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Healthcare Receivables


Mary Lee Decoster is no stranger to the challenges faced by professionals working within the hospital financial management field. Mary Lee is a 50-year industry veteran. In this interview, Mary Lee shares lessons she has learned throughout her impressive career.

 

CaptureNet (CN):  Thank you for agreeing to sit down with us for this interview!  Please give our community an overview of your career experience.

Mary Lee Decoster (MLD): I’ve worked in healthcare receivables management for my entire career – over 50 years now. I got my start as a medical assistant/office manager for a pediatric surgeon in Seattle.  I learned everything about receivables management in his practice: scheduling, charge capture, coding, documentation, record management, third-party billing, follow-up, and collections.  In 1990 I began working on the vendor side within the industry. I started working for a company that provided eligibility services, third-party follow-up and bad debt collections.  Since then I’ve had the opportunity of serving as a senior leader for a handful of Revenue Cycle Management Companies.

 

CN:  What were the biggest challenges you faced as a hospital finance executive?

MLD: First, I’d say staffing. Every organization I have worked with has experienced financial challenges resulting in the need to reduce staff.  It doesn’t matter what you call it: “Downsizing”, “reduction in force,” “rightsizing,” “hiring freeze…” the challenge is the same: having to identify who will remain. These are people, and regardless of who is let go, the outcome is heartbreaking. Typically, Human Resources would issue the criteria for the decision based on past performance scores, tenure, and/or functions replaced by automation. The great HR Departments offer help place those displaced persons in open positions within the organization (assuming they meet the requisite qualifications).  Over every other challenge, this one is the most difficult.

Another challenge is changing hospital software systems.  Creating the project plan, putting the resources in place, scheduling the testing, and scheduling the training, all the while trying to achieve the impossible task of experiencing a zero decline in cash flow during the transition. Technology continues to become more sophisticated.  The relationship between IT and Revenue Cycle has evolved.

Requirements for ongoing quality and efficiency improvements is a third challenge. “The same old routines” will not meet your needs forever. Workflows must be adjusted as staffing changes and the need for new technology and improved outcomes arise. There is no “rest” in the revenue cycle.

In addition to those challenges, today’s executives face some additional challenges. Chronic reductions in payment from the government and third-party payers continue to squeeze cash flow, reserves and constrain capital spending. There has been a shift in delivery models from the inpatient to the out-patient environments coupled with a reduction in reimbursement for those same services. Lastly, merger and acquisition activity is shrinking the market and consequently shrinking the opportunities. There will be a need for fewer finance executives in the future.

 

CN: What do you know now that you wish you knew then?

MLD: Over the years the most important and lasting lesson was related to “building relationships”.  Networking with peers both inside and outside of the organization has become ingrained in my everyday actions.  This is critical if you are to stay abreast of changes and maintaining a focus on managing projects to success.  Having allies across enables you to help one another, saves time, and supports better outcomes.  Networking outside of the organization provided me with an unlimited source of knowledge when I needed help to find answers and solutions.  Revenue Cycle leaders are very collaborative, we’re all struggling with the same regulatory requirements, the same payers, and the same reluctant patients.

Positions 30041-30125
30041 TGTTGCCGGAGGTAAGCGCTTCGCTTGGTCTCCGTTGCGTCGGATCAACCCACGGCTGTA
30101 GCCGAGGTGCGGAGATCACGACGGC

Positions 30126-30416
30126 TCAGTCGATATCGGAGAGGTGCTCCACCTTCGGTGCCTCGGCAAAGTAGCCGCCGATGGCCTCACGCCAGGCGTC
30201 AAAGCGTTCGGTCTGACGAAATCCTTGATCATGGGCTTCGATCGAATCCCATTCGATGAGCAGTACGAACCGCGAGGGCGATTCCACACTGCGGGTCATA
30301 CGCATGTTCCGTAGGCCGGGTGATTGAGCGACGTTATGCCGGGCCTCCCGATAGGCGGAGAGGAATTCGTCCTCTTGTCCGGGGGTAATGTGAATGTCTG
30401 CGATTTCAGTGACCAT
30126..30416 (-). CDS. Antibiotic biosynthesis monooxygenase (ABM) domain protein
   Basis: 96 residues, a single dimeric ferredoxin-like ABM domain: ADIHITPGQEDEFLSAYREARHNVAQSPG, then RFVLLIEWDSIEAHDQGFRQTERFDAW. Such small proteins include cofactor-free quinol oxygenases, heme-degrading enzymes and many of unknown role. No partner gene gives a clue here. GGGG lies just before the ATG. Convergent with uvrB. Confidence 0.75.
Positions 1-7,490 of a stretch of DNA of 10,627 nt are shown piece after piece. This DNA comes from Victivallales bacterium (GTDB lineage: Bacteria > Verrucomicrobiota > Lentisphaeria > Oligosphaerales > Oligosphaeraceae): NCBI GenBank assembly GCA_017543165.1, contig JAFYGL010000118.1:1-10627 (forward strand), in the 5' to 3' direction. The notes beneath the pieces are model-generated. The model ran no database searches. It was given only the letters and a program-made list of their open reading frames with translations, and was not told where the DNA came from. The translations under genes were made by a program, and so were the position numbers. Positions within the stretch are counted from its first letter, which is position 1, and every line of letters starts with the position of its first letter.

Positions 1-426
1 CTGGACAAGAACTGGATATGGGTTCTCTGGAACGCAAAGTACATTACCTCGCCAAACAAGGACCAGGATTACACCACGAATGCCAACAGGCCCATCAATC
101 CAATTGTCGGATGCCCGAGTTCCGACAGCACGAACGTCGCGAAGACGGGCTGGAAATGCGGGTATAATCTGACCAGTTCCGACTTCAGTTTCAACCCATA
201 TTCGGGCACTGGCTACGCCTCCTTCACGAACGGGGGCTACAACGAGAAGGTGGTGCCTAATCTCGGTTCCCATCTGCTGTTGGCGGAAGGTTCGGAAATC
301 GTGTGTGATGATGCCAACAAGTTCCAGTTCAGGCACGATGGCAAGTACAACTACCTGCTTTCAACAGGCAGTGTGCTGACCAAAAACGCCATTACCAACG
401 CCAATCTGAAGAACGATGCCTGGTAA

Another important lesson was realizing the role revenue cycle staff plays in educating the consumer about how their health insurance works.  The average consumer has a vague knowledge of deductibles and co-pays, where most do not understand why they have an out of pocket responsibility AFTER the deductible has been met.  I wish I had recognized the importance of being the Educator to the health system customer earlier in my career.

 

CN: I’d like to switch gears. Self-pay recovery has, historically, not been an area of priority for Revenue Cycle leaders. How has the role of self-pay collections changed over the last decade?

MLD:  There have been many in the healthcare industry that has resulted in shifting more of the cost of healthcare services from the payer to the patient.  Commercial and government payers continue to shrink reimbursement.  Consumers are covered by insurance plans with high dollar deductibles which must be met before the insurance benefits begin to cover costs.  Published research reveals more than half of the U.S. population does not have savings to cover unexpected medical services up to $3,000.  Healthcare providers cannot absorb both reduced third-party payments with unpaid patient balances.  IRS law 501r requires non-profit hospitals to be diligent in defining and offering charity care to maintain their tax-exempt status.

Today, instead of being at the back end of the revenue cycle, the patient out-of-pocket responsibility must be identified and collected prior to or at the time of service. 

Self-pay accounts receivable have grown into one of the top four or five payers within a healthcare provider’s accounts receivable portfolio.  High dollar deductibles, combined with shrinking reimbursement from government and commercial payers, has resulted in more dollars owed from the patient’s pocket.  Collection activities have had to be refined in response to the surge associated with patient responsibility.  The collection process needs to be multi-faceted to ensure there is an option for every patient, tailored to the individual ability to pay.  The best solution includes a conversation with the patient to confirm the patient’s ability to pay, in full, over time, or with assistance.  Providers are now asking for payment (some call this a deposit) made in advance of service, offering well-defined payment plans, patient loan programs, and assistance when financial need is determined.  Healthcare providers have developed their unique set of policies and practices. The best recovery partner will be able to configure solutions in alignment with the provider’s revenue cycle strategies.